Monday, December 31, 2018
It's getting to be that time of year. A deep snow pack is developing and the ponds and lakes are beginning to develop good thick ice. For the vintage snowmobile enthusiast, this may be the best way to complete your look. If you get a crack on, you can get your entire family kitted out (in maybe matching!) vintage snowmobile suits.
Notice the groovy two-color version B, shown only on the back of the envelope.
I had to look up one of the recommended fabrics - Cire, or more properly, Ciré, is one of the family of fabrics with a hard, shiny surface finish. Traditionally achieved with wax, heat, and pressure, by the time this pattern was printed ciré finish fabrics were beginning to be available in synthetic fibers.
Here's what snowmobiling looked like in 1971, when the price of Ski-doo's elan model would just about cover the cost of today's snowmobile suit.
Tuesday, December 18, 2018
1964. Although I concentrate my collecting on the more utilitarian patterns, I'm intrigued by patterns produced as marketing tie-ins, so a few have made their way into the archives.
This one resonates for me because I remember seeing the film during its original theatrical release. In my cohort of seven year olds, we knew all the songs and staged our own versions of the story in our back yards and wished we had picture hats and frilly white umbrellas. The "Nanny Costume" is iconic, but I've always wondered why there wasn't also a pattern for the garden party dress.
Making dolls and their wardrobes is fussy work. Look at all the steps just to make the carpet bag.
This printed pattern is unused.
Wednesday, July 4, 2018
1938, based on the cinema listings in a cutout from a newspaper folded in with the pattern pieces (Snow White and the Seven Dwarves was playing at the Melba, children 20 cents all times.)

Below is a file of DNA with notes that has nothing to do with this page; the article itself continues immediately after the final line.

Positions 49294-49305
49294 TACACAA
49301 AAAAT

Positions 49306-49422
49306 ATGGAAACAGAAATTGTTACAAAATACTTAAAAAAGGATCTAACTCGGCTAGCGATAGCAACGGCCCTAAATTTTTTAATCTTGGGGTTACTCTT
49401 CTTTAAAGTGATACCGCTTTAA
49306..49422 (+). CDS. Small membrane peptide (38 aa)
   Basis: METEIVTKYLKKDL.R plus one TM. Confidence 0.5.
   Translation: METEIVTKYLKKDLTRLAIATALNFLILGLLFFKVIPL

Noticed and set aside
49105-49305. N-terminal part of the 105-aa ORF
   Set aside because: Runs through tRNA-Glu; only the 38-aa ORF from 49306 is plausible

Independence Day is always a good time to get your Colonial on. There is something sort of uproarious about providing the 9d price in the British Isles. Perhaps if you squint really hard, the instruction sheet says "George III," not "George Washington"
Size 6 is for a little tyke, and won't he look splendid riding on the fire engine in the July 4th parade? That is, if Mama managed to work her way through the tiny instruction sheet and the half inch seam allowances.
Have a safe and happy Independence Day, everybody!
Thursday, June 21, 2018
A nice basic bib-and-braces overalls pattern for the gentleman. More research needs to be done into household management in order to understand the decision to make overalls rather than buy them.
And if you were struggling to decide whether to make these up in hickory cloth or denim (or perhaps white duck if the gentleman is a house painter,) McCall's helpfully offers...stripes or checks!
Whether or not this pattern has been used is a little difficult to interpret. When I opened out the pattern pieces I discovered that the only pieces that had been cut were the front, the back, and the large pocket. Further, the front and back had been cut only down to about thigh-level.
What's going on here? One idea that occurs to me is that this overalls pattern was used to make a bib apron. I haven't yet found home sewing patterns for men's bib aprons as early as the 1920s, but butchers' and machinists' aprons do show up in the mail order catalogs of the period. If this was the case here, my guess is that the inseams probably weren't cut in the fabric and the maker just dropped a line straight down. But it's curious that the shoulder strap piece wasn't cut.